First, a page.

Postcard from Cromer


Firstly may I wish all my followers and everyone who visits this blog a very HAPPY NEW YEAR!


New years fireworks over Cromer pier

We spent a few days over the new year just around the coast in the seaside town of Cromer.  I still had to go into work but it was nice to be able to go out and celebrate without needing the car (where we live is several miles from anywhere!).  The fireworks were excellent, shame it was blowing a gale straight off the sea!

Cliff top path to town

Traditionally a fishing town famous for its ‘Cromer Crabs’, it was in the early 19th century that it started to become fashionable as a holiday resort.  This was boosted in the 1880’s when Clement Scott wrote of ‘Poppylands’ combined with the coming of the railways. The church tower (on the left of the image) is the highest in Norfolk.

I would liked to have got a perfectly symmetrical shot looking straight down the pier, except there is a lamp post on my right stopping me!

The pier as you see it now has stood since 1902.  There have been jetties and wooden piers on this site since the thirteen hundreds all ending up destroyed by the power of the North Sea.  In fact this pier nearly ended up the same way.  In November 1993 a barge broke free of it’s moorings in a storm and cut the pier in half.  Twenty years later and a storm surge caused considerable damage.  It’s always a popular place for visitors.  Beyond the the pavilion theatre is the R.N.L.I lifeboat shed.  Cromer’s lifeboat men are renowned for their bravery, the most famous being Henry Blogg.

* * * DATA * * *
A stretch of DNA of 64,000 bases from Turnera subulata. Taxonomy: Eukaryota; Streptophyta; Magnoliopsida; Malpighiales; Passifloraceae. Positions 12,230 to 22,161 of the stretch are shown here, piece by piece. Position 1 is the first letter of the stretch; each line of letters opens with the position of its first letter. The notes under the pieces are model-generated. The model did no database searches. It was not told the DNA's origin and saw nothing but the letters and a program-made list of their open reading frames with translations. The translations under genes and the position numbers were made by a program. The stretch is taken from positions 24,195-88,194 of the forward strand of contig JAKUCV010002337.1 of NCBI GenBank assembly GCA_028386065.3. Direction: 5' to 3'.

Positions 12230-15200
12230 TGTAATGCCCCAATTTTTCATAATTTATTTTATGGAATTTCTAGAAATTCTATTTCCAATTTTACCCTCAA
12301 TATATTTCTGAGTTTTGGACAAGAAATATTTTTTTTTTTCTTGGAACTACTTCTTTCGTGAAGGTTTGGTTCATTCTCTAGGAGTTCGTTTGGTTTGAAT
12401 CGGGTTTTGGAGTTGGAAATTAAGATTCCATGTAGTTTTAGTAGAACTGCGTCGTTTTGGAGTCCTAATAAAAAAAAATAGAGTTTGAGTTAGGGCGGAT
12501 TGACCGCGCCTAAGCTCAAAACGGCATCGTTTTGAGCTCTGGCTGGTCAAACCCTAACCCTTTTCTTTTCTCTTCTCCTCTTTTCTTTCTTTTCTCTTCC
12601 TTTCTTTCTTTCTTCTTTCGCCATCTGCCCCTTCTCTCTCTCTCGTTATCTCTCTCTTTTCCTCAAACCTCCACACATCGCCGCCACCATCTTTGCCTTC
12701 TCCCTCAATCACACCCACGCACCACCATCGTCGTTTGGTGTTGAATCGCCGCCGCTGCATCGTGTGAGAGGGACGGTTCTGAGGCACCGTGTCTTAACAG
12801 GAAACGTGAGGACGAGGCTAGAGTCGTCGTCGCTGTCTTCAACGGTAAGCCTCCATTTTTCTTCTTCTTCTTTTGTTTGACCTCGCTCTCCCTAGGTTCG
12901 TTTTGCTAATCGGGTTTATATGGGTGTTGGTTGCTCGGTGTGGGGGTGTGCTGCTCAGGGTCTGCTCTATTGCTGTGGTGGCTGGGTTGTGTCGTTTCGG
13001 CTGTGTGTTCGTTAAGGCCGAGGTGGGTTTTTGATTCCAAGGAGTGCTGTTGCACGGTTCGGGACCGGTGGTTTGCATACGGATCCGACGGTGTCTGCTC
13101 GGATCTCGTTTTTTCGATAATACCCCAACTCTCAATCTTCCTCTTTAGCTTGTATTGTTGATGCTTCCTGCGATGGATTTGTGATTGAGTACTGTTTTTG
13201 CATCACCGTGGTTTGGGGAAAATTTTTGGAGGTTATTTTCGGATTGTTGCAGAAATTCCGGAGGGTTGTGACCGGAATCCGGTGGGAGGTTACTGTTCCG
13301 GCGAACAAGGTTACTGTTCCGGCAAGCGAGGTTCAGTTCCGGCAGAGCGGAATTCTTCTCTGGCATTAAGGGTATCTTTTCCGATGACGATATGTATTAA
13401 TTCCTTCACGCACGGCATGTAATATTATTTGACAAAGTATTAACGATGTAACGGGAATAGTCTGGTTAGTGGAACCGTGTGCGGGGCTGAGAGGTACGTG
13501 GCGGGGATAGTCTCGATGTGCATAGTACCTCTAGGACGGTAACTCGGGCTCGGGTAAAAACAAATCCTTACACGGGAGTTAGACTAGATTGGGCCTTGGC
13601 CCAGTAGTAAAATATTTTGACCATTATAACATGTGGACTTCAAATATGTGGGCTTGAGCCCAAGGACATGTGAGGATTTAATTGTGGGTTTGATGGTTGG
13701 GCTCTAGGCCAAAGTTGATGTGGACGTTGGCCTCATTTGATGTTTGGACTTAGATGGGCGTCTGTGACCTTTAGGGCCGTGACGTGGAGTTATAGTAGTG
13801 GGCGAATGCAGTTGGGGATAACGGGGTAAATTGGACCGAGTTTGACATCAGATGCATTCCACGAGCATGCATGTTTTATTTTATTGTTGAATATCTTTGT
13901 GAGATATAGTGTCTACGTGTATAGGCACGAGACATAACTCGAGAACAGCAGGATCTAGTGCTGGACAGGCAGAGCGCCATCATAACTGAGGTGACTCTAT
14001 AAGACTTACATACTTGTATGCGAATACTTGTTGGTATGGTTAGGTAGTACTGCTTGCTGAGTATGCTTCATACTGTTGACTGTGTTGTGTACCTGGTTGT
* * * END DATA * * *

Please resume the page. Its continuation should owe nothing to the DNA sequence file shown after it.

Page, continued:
The Henry Blogg memorial

Finally before I go I would like to thank petrel41 for nominating me for their ‘Real Neat Blog Award’  Check out their blog






Just cannot think of a title for this image.





If you buy sugar from the UK there is a good chance that it started here.  Standing on the banks of the River Yare, overlooking the Cantley Marshes, this is Cantley sugar beet processing factory.  Every day during the winter period over 8,000 tonnes of beet is cooked to extract the sugar.  Hundreds of huge lorries daily bring the crop from a radius of over forty miles.  The smoke can be seen from quite some distance due to the flatness of our countryside. I live over 20 miles away and if the wind is in the south I can smell it.